Thanksgiving is steeped in tradition and in some ways this can be quite comforting. You may know exactly what you’re going to cook for dinner; or who will be sitting at the table. You might know which serving platters you’ll use, or which wine to bring if you’re not cooking. Yet, in other ways, tradition can be constricting. Dare you break up with your beloved cranberry stuffing recipe that’s served you so well these last ten years?
For us, it was equal parts honoring tradition as it was in breaking with it. We honored it with all-star recipes, and broke with it by having our turkey dinner on the day after Thanksgiving due to work schedules. And O, what a meal!
Keeping it local, we bought a fresh bird from Misty Knoll Farms through our local co-op. Weighing just shy of 12 lbs, our turkey lived a good life pastured outside before meeting its dinner-bound demise. When it comes to cooking, I follow Alton Brown’s method, circa 2008, religiously. While the method has, without fail, set off every smoke alarm in the house every year that we’ve done it, I find the end result well worth the trouble.
We also made our beloved sweet potato soufflé, which Travis contends is a dessert, but my family has always proffered as a side dish, and roasted carrots and parsnips tossed with a honey balsamic dressing. At some point in the day I started on gravy, too, because that’s just what you do with those creepy giblets and neck. But alas! What were we to pour the gravy on? So that’s how mashed potatoes found their way on our plates, too.
In the spirit of home-cookery, this week Travis sent me a fantastic article in the Atlantic that I hope you check out if you have a few minutes. It’s all about the myth of easy cooking and how the food magazine and media industry has built itself up on unattainable principles and outcomes, a byproduct of chefs adapting recipes from restaurants for home cooks and then calling them “easy.” The article gave me great perspective as I cooked my way through Thanksgiving preparations this week in that it’s never as easy as it looks, and it gave me permission to be more forgiving of myself as a cook.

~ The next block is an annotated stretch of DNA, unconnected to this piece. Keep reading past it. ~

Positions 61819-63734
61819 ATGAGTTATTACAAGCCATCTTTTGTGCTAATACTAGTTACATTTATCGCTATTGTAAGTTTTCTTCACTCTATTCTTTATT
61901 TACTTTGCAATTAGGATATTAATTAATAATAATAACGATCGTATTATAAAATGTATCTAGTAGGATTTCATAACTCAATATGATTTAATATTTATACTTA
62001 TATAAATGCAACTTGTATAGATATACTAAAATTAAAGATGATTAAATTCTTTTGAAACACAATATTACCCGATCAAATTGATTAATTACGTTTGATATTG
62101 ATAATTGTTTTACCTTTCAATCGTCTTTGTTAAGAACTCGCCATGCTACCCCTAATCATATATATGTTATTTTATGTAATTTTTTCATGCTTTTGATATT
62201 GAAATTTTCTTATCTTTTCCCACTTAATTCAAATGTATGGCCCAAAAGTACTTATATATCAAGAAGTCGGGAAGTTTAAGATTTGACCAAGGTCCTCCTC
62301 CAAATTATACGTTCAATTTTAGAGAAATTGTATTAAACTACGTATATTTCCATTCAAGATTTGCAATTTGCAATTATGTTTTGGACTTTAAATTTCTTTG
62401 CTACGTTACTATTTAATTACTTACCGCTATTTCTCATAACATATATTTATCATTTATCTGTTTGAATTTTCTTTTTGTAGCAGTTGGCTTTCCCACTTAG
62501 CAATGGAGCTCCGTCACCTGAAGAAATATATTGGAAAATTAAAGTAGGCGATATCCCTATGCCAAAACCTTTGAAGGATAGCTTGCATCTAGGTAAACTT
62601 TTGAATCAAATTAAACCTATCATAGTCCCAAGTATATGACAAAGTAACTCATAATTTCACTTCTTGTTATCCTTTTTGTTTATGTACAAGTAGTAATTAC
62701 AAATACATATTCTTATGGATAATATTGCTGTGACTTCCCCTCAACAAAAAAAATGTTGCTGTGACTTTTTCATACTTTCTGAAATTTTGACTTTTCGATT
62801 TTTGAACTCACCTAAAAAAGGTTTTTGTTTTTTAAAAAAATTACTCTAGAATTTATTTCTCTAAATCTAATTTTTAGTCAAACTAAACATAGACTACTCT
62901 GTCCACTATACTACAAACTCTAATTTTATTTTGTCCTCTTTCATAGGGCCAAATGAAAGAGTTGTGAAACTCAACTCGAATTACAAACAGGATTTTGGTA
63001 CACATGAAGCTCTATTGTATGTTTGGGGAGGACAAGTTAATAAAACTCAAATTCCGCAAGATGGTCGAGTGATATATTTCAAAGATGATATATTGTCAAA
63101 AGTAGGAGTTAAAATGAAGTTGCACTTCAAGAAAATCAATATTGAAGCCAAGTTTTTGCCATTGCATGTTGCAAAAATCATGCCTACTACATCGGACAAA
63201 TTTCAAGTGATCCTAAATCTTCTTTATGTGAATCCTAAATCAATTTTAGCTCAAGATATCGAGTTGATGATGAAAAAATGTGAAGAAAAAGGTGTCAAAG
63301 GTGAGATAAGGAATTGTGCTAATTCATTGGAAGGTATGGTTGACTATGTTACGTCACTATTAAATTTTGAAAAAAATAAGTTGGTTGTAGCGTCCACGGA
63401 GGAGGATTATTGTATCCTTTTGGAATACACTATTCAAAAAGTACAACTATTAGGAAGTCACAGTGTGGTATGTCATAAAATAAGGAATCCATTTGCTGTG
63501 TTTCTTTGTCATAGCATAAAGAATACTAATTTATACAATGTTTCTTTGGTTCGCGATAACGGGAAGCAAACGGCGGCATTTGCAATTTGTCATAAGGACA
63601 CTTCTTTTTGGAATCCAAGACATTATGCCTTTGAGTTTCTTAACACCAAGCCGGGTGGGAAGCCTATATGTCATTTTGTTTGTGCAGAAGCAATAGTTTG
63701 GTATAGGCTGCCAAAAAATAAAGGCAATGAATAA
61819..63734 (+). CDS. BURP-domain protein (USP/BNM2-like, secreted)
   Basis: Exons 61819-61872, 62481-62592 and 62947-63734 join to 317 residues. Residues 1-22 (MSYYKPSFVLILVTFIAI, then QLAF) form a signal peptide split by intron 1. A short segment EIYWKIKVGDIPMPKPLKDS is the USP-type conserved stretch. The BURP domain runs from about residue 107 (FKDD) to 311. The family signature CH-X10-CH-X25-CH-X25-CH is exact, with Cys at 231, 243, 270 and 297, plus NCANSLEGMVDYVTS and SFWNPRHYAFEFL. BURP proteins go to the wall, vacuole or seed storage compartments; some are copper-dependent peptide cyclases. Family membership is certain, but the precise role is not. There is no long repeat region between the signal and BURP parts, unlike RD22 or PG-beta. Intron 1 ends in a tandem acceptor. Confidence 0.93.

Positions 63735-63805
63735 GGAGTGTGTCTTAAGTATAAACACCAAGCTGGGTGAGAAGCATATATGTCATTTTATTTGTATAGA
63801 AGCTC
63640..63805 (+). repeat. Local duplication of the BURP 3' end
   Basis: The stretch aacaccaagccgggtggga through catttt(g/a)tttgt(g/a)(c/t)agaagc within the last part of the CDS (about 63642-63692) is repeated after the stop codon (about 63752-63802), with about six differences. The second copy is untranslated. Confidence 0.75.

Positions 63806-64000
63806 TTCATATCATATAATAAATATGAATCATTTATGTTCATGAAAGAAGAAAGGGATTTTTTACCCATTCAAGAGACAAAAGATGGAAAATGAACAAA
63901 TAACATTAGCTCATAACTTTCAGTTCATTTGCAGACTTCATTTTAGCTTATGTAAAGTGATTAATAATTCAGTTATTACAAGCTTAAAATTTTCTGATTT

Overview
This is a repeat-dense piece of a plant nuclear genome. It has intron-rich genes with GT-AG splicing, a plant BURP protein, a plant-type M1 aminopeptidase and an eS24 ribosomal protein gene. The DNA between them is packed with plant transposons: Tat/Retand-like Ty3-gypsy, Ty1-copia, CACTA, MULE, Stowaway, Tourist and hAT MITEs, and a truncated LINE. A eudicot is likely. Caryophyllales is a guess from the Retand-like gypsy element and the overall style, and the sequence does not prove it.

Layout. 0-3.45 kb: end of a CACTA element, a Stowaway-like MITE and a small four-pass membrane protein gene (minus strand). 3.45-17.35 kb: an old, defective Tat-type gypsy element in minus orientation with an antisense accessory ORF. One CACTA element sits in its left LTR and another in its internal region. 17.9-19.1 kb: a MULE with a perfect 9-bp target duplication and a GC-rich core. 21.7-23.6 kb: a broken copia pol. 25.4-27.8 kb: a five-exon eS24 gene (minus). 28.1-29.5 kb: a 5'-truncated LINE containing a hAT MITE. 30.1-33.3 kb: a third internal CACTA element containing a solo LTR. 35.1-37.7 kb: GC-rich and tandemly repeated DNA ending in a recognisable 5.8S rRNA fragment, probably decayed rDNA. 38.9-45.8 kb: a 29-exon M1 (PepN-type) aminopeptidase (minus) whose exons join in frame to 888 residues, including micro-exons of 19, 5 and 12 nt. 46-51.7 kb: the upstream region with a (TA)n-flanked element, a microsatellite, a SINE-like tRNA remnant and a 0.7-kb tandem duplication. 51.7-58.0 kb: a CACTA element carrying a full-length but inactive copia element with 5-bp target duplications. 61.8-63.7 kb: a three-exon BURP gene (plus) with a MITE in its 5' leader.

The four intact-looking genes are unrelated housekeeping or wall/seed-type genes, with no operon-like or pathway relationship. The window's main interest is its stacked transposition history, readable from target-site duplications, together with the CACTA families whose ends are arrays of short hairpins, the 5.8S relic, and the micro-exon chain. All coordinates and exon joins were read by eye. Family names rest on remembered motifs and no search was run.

For example, I have a love-hate relationship with pie dough. I can’t intuit when it needs another dribble of ice water, and I always make a mess rolling it out. This week, with my newfound perspective, I took the opportunity to give myself a big gold star each step of the way regardless of how it actually looked. So what if I rolled it into a shape that looks like something I drew in kindergarten? No one is going to see it under 10,000 calories of pie filling anyways!
My favorite insight so far though was watching a Thanksgiving-themed cooking show whilst wearing my new-life-perspective-on-cooking lenses. The meal this guy cooked up in half an hour looked fantastic — dressing made with bread from scratch, butternut squash gratin, smoked duck. How can you go wrong? But in watching the show, it dawned on me that watching a world where you can halve, peel, de-seed and chop up two whole butternut squashes in less than 5 seconds is like going to Disneyland. Just because you’re watching it with your own two eyes doesn’t mean it’s real! I don’t know about you, but it would probably take me the entire length of the TV segment to tackle two butternut squashes without losing any fingers.
So not only did we sit down to a wonderful meal (and a weekend’s worth of leftovers) but it was also an opportunity to reflect on the cooking itself and to appreciate how much time and effort it really does take to make a meal completely from scratch. And to remember that the joy is not just in the fifteen minutes it takes to wolf everything down, but the journey that it took to get there.